Magazine article Newsweek

Moonlight

Magazine article Newsweek

Moonlight

Article excerpt

The true terror of Harold Pinter's plays is their implication that human happiness is not possible. In Moonlight, his first full-length play since "Betrayal" in 1978 (at New York's Roundabout Theatre), the characters seem never to have had a moment of joy. Andy (Jason Robards), a former civil servant, is on his deathbed. He fulminates profanely at his sons who have not come to see him. He's equally unsparing of his wife, Bel (Blythe Danner), who sits at his bedside patiently doing her embroidery as he accuses her of lesbian adultery while boasting of his own affair with the same woman. Elsewhere the sons, Fred (Barry McEvoy) and Jake (Liev Schreiber), dissect their family in a cross-fire of Pinterian non sequiturs.

There's always been a perverse pleasure in entering Pinter's implacable universe, watching him strip away illusions as we listen to his disquieting dialogue. He brought a new sound to the stage, an upside-down poetry crafted with fierce precision out of innuendo, insinuation, invective. Pinter's notorious pauses create a negative music, a syncopated silence, like a heart skipping a beat under the pressure of its bad faith. "Moonlight" resonates strongly with this strangely seductive music.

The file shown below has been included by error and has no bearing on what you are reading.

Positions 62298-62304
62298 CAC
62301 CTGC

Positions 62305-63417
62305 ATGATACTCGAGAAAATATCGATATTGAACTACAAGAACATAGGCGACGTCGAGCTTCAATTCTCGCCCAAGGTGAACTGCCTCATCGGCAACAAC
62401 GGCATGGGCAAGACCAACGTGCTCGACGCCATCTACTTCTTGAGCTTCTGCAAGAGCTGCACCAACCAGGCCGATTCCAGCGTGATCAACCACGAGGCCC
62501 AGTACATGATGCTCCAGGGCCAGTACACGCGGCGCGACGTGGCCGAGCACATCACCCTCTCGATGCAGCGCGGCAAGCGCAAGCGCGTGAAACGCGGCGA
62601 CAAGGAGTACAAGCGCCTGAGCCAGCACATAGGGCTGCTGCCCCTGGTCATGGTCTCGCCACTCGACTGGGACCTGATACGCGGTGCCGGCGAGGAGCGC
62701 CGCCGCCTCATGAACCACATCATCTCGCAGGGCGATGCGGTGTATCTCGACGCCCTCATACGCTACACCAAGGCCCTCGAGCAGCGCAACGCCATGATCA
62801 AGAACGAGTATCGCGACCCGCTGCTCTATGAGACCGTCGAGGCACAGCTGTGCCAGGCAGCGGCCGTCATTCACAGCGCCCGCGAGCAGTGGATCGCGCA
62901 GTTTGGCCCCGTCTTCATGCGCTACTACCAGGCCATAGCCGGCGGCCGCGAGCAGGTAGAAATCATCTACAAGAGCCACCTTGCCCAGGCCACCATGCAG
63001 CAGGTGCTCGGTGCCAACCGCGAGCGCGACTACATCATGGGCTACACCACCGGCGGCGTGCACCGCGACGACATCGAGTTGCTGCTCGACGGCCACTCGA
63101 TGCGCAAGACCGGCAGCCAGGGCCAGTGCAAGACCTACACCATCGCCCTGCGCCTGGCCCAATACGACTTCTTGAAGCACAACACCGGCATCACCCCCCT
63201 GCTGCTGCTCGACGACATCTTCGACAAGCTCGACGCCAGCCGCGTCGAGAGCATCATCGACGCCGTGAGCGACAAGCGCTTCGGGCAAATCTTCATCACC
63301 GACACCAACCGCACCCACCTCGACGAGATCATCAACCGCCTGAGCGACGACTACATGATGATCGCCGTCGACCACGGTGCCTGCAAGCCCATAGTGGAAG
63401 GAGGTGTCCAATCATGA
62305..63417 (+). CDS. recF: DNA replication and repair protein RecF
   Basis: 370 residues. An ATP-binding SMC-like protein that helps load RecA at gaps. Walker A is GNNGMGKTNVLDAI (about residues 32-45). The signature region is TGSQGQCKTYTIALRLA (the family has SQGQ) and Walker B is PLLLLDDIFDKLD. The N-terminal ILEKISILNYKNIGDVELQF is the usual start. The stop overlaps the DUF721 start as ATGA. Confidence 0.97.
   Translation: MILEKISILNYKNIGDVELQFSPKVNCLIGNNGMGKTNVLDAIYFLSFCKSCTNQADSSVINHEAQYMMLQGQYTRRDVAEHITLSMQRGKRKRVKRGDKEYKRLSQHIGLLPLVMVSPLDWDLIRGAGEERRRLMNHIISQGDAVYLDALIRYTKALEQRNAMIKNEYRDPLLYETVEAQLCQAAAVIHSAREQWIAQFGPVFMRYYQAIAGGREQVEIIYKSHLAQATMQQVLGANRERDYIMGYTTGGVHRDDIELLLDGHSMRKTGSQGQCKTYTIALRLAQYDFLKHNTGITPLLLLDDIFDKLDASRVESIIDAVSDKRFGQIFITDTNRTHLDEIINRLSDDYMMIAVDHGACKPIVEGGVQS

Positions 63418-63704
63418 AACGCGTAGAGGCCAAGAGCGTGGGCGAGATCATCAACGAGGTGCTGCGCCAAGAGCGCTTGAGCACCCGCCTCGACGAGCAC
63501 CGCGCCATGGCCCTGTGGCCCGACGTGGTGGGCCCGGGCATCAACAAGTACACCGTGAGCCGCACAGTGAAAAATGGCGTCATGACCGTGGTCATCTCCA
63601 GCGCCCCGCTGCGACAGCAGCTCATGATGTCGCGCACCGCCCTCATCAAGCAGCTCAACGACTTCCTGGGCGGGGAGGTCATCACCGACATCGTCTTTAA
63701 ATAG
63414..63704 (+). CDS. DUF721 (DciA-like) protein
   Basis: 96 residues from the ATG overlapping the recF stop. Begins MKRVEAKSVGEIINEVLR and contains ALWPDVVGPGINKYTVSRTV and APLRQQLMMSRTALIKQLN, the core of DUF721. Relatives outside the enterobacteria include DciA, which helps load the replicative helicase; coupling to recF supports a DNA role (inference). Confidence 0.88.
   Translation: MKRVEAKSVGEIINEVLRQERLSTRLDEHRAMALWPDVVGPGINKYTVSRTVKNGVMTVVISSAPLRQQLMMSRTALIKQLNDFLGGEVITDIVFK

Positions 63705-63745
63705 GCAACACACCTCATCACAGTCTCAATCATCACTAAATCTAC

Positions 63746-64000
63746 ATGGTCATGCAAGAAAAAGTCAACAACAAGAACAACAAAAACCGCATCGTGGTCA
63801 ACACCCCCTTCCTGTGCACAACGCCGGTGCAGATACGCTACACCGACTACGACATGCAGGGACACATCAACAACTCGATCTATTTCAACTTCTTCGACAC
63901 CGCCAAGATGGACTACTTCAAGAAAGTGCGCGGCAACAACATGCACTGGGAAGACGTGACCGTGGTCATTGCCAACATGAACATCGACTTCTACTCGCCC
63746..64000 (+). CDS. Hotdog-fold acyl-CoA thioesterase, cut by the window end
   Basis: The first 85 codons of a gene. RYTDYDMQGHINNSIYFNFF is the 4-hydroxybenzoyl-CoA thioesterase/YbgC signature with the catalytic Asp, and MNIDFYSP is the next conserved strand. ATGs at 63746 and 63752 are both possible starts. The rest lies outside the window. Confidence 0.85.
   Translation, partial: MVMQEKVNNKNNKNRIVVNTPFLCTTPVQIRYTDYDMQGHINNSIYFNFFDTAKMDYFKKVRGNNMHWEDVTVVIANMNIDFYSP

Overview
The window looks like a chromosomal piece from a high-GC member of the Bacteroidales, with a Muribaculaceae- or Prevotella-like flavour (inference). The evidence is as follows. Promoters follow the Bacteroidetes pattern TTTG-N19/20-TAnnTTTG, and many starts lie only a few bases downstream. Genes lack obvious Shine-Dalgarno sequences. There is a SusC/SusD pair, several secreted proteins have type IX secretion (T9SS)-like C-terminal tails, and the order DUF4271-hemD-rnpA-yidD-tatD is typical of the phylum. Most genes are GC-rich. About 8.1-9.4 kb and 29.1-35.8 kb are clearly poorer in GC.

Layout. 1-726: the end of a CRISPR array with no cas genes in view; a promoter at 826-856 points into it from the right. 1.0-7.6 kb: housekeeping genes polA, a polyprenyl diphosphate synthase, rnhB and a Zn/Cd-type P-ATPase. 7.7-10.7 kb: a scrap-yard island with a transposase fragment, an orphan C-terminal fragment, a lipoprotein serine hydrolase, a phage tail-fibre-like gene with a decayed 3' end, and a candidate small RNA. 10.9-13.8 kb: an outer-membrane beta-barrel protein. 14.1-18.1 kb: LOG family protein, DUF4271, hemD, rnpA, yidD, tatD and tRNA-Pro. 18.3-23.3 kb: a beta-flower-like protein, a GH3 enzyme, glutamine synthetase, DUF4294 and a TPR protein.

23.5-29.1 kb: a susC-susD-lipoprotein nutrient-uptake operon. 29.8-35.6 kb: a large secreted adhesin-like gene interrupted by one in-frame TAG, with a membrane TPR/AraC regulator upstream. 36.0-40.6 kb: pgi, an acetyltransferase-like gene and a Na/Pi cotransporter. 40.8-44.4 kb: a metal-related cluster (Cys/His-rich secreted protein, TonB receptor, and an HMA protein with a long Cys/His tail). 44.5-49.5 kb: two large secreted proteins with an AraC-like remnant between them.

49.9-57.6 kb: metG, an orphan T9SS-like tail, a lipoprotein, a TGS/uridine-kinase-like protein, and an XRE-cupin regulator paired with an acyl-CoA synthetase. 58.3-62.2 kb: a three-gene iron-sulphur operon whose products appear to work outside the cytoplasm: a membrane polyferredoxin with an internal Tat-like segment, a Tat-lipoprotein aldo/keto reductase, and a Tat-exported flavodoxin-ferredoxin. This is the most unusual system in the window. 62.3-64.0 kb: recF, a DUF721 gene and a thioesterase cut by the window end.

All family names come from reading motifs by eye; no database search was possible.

The problem is, we've heard these songs before. Andy reflects: "I do not say I was loved. Love is an attribute no civil servant worth his salt would give house room to." In Pinter's 1976 "No Man's Land," a character says: "I have never been loved. From this I derive my strength." Speaking of their common mistress, Maria, Andy tells Bel: "She's the one we both should have married. …

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